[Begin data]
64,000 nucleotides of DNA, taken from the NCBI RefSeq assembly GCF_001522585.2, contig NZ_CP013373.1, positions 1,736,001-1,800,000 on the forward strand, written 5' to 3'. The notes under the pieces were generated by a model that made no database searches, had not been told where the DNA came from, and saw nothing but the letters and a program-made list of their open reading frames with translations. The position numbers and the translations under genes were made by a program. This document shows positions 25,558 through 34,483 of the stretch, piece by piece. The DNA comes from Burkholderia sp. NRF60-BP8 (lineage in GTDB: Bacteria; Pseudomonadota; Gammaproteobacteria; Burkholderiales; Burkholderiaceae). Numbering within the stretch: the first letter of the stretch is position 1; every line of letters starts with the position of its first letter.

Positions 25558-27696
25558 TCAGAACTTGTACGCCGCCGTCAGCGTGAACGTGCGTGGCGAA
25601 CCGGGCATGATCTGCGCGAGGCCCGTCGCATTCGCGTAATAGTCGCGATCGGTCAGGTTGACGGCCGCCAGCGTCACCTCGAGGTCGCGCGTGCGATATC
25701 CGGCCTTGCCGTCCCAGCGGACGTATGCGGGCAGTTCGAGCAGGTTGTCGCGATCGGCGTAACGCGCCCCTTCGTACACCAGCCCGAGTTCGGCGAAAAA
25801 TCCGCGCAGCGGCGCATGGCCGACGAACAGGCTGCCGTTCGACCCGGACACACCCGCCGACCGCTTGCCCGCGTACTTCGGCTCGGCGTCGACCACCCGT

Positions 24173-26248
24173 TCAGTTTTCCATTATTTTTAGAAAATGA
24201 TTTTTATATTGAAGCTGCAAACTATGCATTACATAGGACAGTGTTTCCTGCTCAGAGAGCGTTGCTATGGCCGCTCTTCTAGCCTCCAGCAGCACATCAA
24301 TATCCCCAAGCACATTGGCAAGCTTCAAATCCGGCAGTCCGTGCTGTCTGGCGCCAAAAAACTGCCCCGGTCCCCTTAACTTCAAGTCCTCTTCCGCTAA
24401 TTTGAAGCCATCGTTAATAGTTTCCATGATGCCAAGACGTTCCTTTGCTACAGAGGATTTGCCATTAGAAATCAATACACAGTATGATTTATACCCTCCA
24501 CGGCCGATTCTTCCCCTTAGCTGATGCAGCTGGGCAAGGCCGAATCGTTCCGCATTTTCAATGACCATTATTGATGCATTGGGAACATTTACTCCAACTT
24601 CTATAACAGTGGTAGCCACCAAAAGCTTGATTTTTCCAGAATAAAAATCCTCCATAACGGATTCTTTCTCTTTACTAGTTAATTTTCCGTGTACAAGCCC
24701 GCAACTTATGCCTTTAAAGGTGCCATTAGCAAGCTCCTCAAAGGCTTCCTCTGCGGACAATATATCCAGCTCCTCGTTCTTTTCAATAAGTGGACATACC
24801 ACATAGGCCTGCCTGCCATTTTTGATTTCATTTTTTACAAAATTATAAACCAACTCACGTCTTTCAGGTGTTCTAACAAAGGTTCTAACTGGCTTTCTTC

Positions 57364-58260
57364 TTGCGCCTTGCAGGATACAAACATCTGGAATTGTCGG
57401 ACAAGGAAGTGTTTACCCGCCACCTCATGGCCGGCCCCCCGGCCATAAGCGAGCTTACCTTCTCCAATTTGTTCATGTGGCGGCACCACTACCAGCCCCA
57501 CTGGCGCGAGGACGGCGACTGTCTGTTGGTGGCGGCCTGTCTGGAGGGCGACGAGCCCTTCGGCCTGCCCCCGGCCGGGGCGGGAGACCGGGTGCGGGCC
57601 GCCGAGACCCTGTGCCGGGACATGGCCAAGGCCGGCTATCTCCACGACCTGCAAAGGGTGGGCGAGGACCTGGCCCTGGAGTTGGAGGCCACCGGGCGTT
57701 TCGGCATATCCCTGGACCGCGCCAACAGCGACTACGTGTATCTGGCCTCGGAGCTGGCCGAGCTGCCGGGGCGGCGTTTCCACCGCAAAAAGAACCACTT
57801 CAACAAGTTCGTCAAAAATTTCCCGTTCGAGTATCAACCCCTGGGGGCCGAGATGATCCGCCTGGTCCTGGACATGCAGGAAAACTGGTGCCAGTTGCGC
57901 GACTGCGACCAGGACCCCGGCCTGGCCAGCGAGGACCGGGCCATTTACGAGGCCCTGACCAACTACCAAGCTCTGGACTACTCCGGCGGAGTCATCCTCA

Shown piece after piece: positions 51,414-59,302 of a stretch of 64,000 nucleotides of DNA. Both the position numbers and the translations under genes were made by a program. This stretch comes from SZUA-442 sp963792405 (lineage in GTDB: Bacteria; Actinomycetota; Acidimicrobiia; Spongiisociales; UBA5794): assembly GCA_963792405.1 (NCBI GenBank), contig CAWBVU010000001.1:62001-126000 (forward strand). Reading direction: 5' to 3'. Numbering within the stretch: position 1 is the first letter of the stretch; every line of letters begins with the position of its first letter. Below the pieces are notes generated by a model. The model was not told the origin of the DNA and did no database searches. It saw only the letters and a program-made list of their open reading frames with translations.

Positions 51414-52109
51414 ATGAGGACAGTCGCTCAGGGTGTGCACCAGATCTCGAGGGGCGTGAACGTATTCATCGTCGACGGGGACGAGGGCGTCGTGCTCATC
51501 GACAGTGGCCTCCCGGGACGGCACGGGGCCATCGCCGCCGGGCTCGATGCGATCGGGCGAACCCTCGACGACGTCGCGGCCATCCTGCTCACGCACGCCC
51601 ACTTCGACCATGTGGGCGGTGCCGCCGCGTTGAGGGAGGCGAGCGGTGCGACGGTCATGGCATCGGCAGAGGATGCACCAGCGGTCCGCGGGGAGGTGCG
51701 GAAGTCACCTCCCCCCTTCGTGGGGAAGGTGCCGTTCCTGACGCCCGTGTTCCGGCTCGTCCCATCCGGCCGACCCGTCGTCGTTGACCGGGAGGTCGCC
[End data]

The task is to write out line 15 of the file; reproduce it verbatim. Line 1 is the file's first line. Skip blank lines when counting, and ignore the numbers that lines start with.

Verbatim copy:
24801 ACATAGGCCTGCCTGCCATTTTTGATTTCATTTTTTACAAAATTATAAACCAACTCACGTCTTTCAGGTGTTCTAACAAAGGTTCTAACTGGCTTTCTTC